Most people don't realize the level of accomplishment that 1000 implies.
I estimate that a player rated 1000 is somewhere around the 63rd
percentile of all active players.  If there were a way to get children
rated 500-900 into open tournaments, that wouldn't have to be a
graduation from scholastic chess; they could return, and it would also
give newer adults an opportunity to stick with chess instead of being
beaten up by players 800 points higher than they are all four rounds and
going back to lick their wounds vowing never to stick their heads out

CM: I understand you are also a member of the ICCF (International
Correspondence Chess Federation). Can you explain how the ICCF works and
your involvement with it? By the way, congratulations on your "Gold
Medal" performances in ICCF Friendly Matches with other countries.

AR:  Yes, I'm working towards my IA title there, too.  I might even be
able to earn a playing title, but I'd need to reduce my number of games.
Generally what happens is that you are sent an email informing you that
your opponent has moved, you click on the game and a diagram pops up
inviting you to make a move.  If you feel up to it, there is a place to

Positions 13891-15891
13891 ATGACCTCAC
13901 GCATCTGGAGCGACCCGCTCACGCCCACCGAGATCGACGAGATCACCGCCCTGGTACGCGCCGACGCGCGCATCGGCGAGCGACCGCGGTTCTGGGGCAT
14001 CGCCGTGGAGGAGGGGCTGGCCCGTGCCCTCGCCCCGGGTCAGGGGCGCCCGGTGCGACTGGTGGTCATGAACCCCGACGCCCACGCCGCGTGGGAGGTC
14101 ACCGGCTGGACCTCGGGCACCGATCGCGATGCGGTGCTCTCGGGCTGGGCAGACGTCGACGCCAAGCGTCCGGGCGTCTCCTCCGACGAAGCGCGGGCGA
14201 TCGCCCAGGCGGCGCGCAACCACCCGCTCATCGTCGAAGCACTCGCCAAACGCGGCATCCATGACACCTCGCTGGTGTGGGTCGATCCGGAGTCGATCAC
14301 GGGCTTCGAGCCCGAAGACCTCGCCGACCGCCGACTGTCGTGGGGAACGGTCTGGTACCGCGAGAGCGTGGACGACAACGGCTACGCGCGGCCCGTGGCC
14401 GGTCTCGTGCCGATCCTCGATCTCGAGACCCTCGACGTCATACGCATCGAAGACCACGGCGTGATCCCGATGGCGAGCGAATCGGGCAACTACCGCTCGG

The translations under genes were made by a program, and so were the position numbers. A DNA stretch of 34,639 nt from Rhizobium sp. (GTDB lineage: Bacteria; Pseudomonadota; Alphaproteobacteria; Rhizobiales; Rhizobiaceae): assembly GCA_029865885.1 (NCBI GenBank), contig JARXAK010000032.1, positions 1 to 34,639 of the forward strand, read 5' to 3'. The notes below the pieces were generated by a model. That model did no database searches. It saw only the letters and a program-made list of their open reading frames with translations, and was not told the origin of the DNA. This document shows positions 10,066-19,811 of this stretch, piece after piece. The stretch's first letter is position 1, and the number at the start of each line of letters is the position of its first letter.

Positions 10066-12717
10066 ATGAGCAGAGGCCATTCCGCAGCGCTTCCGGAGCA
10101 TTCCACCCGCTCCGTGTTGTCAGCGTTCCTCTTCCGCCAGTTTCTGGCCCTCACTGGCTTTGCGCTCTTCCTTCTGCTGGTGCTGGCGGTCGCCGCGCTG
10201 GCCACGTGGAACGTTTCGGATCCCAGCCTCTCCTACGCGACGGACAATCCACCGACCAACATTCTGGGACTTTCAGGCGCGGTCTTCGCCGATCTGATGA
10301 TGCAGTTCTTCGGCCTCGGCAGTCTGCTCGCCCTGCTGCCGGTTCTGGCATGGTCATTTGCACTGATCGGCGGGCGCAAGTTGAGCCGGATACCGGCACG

chat with your opponent.  Some people still used the old fashioned
postcards, including one Maine resident.  Players are allowed to use
books and engines, but they don't get very far if they just use engines.
At five seconds, or even two minutes, a move engines do a lot better
than humans, but when you can take much longer (a common ICCF time
control is 10 moves in 50 days), it ends up going the other way, if only
because it is easy for us to prune bad lines.  You have to know how to
use the engines, and optimize your brain along with them.

Thank you.  It is time now to praise Dennis Doren who has brought our
"friendly match" team back to life.  Dennis does a lot of work
coordinating the matches and, more importantly, making them as fair as
possible.  We would previously have about one match per year, but now it
is more like once a month.  I have been left off teams because there was
no one from the other country close to me in rating.  Dennis has also
kept track of the number of matches each player has scored a 2-0 sweep.
On the occasion of 100 players doing that, he tallied the results and,